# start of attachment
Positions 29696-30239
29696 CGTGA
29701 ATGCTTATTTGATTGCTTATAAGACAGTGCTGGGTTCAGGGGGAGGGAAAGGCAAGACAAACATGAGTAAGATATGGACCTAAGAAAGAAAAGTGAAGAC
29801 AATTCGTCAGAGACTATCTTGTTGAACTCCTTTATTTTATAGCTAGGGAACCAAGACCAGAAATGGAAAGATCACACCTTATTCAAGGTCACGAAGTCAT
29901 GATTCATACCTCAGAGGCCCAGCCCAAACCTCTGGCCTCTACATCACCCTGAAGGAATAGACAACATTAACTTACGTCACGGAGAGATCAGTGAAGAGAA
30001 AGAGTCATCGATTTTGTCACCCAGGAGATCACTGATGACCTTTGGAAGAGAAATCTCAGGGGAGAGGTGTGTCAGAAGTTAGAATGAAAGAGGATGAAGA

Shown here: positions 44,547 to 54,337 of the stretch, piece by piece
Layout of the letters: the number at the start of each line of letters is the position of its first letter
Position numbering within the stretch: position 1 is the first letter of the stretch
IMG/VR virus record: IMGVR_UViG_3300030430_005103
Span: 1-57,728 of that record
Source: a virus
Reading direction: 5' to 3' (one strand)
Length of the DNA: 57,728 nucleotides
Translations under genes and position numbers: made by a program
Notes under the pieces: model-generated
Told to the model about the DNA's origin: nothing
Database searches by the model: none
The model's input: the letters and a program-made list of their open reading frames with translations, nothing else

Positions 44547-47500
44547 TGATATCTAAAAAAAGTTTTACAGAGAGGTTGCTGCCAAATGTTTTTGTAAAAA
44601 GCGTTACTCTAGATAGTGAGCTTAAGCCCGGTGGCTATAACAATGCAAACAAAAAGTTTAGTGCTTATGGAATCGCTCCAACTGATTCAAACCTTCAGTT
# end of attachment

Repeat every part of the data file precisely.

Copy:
Positions 29696-30239
29696 CGTGA
29701 ATGCTTATTTGATTGCTTATAAGACAGTGCTGGGTTCAGGGGGAGGGAAAGGCAAGACAAACATGAGTAAGATATGGACCTAAGAAAGAAAAGTGAAGAC
29801 AATTCGTCAGAGACTATCTTGTTGAACTCCTTTATTTTATAGCTAGGGAACCAAGACCAGAAATGGAAAGATCACACCTTATTCAAGGTCACGAAGTCAT
29901 GATTCATACCTCAGAGGCCCAGCCCAAACCTCTGGCCTCTACATCACCCTGAAGGAATAGACAACATTAACTTACGTCACGGAGAGATCAGTGAAGAGAA
30001 AGAGTCATCGATTTTGTCACCCAGGAGATCACTGATGACCTTTGGAAGAGAAATCTCAGGGGAGAGGTGTGTCAGAAGTTAGAATGAAAGAGGATGAAGA

Shown here: positions 44,547 to 54,337 of the stretch, piece by piece
Layout of the letters: the number at the start of each line of letters is the position of its first letter
Position numbering within the stretch: position 1 is the first letter of the stretch
IMG/VR virus record: IMGVR_UViG_3300030430_005103
Span: 1-57,728 of that record
Source: a virus
Reading direction: 5' to 3' (one strand)
Length of the DNA: 57,728 nucleotides
Translations under genes and position numbers: made by a program
Notes under the pieces: model-generated
Told to the model about the DNA's origin: nothing
Database searches by the model: none
The model's input: the letters and a program-made list of their open reading frames with translations, nothing else

Positions 44547-47500
44547 TGATATCTAAAAAAAGTTTTACAGAGAGGTTGCTGCCAAATGTTTTTGTAAAAA
44601 GCGTTACTCTAGATAGTGAGCTTAAGCCCGGTGGCTATAACAATGCAAACAAAAAGTTTAGTGCTTATGGAATCGCTCCAACTGATTCAAACCTTCAGTT